The American home front during World War II is recalled warmly in popular memory and cultural myth as a time of unprecedented national unity, years in which Americans stuck together in common cause. World War II brought many new ideas and changes to American life. Even though World War II brought no physical destruction to the United States mainland, it did affect American society. Every aspect of American life was altered by U.S. involvement in the war including demographics, the labor force, economics and cultural trends.
During the Great Depression, the American birth rate had fallen to an all-time low due to delayed marriages and parenthood. In the 1940's, there was a population growth of 19 million, which doubled the rise of …show more content…
The climate and scenery appealed to many servicemen that had been stationed in the West, and after the war many relocated there permanently with their families.
During the 1940's wartime production required more factory workers. With the majority of males being enlisted into the military and the work force depleted, minorities and women found many opportunities during the war. "For most, involvement became an adventure, a way that every citizen could feel he or she was making an important contribution to the war effort"(Duis, 20). While most women were married, they worked to keep themselves busy while the males were off at war. "Prior to the war only about one fourth of women worked outside of the home" (Bard, 173). "By 1945, women made up 36% of the nation's total workforce" (Schultz). After the war, women were advised to leave work and continue their more traditional role of wife and mother. African Americans improved their economical standing by accepting war industry positions and through their migration from the south; some became professionals and skilled workers, yet still facing harsh discrimination. There was a high commitment of immigrant workers to the war effort that participated heavily in war bond and scrap metal collection drives. Like African Americans, these immigrants were also subjected to racial prejudice. But overall, "America enjoyed full employment and a higher standard of living"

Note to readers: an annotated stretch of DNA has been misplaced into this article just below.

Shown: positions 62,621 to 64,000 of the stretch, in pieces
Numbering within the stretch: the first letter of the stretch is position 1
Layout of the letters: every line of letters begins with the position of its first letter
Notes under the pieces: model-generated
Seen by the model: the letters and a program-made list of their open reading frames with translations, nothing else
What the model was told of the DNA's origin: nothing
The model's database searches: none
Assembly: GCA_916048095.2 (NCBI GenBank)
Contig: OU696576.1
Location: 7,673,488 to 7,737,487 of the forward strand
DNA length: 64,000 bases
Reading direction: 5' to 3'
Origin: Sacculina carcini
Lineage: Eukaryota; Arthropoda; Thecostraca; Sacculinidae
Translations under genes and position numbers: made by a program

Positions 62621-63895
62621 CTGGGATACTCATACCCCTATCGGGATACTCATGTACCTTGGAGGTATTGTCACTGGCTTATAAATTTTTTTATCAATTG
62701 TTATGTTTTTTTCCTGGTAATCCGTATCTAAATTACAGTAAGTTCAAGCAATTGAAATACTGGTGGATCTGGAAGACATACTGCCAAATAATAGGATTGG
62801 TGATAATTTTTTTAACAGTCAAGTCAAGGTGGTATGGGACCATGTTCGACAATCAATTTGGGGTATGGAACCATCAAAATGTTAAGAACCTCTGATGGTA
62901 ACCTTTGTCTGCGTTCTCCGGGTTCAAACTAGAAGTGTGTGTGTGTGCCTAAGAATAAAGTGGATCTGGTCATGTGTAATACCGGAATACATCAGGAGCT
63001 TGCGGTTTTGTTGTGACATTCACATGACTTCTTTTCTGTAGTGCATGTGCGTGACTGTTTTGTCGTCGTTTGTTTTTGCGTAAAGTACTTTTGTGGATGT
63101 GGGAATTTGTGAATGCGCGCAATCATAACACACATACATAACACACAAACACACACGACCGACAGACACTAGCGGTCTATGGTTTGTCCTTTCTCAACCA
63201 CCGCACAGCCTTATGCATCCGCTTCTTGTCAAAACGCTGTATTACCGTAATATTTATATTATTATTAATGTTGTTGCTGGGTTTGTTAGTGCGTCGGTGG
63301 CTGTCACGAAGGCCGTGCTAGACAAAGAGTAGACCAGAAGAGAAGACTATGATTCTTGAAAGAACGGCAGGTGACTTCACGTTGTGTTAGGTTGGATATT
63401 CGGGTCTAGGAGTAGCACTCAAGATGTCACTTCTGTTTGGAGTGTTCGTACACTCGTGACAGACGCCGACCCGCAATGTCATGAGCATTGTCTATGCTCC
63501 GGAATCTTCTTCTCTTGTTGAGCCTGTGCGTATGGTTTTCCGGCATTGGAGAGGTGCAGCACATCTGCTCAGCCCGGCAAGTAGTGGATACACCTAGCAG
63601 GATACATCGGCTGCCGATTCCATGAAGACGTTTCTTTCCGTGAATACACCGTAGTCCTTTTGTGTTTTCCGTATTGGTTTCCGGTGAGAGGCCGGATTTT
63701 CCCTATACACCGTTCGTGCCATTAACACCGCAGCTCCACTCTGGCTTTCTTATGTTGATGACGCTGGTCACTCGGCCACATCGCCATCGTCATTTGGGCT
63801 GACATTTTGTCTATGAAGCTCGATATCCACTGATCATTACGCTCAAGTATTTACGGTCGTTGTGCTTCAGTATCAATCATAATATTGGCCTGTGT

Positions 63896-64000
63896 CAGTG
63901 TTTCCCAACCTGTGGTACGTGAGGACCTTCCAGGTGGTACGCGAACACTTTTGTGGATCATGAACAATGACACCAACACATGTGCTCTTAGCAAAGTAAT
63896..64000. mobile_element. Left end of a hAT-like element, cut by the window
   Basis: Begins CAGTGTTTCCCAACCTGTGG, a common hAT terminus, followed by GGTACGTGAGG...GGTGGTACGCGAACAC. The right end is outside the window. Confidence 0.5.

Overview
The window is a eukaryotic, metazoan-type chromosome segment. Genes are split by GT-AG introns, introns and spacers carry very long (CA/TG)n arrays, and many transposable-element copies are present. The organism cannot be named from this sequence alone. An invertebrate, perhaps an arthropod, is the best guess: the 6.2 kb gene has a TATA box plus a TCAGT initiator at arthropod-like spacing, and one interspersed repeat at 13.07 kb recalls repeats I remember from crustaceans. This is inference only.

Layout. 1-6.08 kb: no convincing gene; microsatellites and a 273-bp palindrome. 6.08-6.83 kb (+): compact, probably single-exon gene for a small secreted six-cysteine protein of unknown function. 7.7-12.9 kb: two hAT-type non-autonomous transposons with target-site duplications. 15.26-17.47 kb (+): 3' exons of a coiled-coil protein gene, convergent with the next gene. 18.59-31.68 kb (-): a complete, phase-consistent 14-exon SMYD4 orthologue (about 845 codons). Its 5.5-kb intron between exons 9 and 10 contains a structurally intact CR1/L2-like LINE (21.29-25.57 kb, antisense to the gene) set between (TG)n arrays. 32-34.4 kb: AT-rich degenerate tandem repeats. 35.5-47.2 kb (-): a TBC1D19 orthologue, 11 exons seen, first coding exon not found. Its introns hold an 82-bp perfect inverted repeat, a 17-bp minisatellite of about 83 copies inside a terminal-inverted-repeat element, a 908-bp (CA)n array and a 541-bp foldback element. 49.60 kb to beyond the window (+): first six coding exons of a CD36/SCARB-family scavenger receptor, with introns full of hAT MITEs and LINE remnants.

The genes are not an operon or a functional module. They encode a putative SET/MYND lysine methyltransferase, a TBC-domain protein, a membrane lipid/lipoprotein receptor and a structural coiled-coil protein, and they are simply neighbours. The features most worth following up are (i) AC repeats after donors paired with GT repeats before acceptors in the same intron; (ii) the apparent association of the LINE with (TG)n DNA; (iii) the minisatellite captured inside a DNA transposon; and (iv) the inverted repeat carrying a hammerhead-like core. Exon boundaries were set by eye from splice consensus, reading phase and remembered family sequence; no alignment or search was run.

World War II opened a new chapter in the lives of Depression-weary Americans. The United States of America had an unusual importance in the war, it had been spared the physical destruction that had taken place throughout the world. Americans on the home front did not see the fighting and brutality as other countries experienced it. However, the events and changes on the home front due to the World War transformed America. One of the greatest conversions was that of the American woman. Women around the country were transformed from the average house wife into a person with a voice and most importantly a purpose.
The wartime jobs produced lasting careers and life-style changes for women. Some of the jobs they did were telephone operators, factory workers, seamstresses, and physicians. Most of the women that were hired for these jobs were young and unmarried because they had fewer obligations to attend. This meant, they could work long hours with little pay since they did not have a family to provide for. It was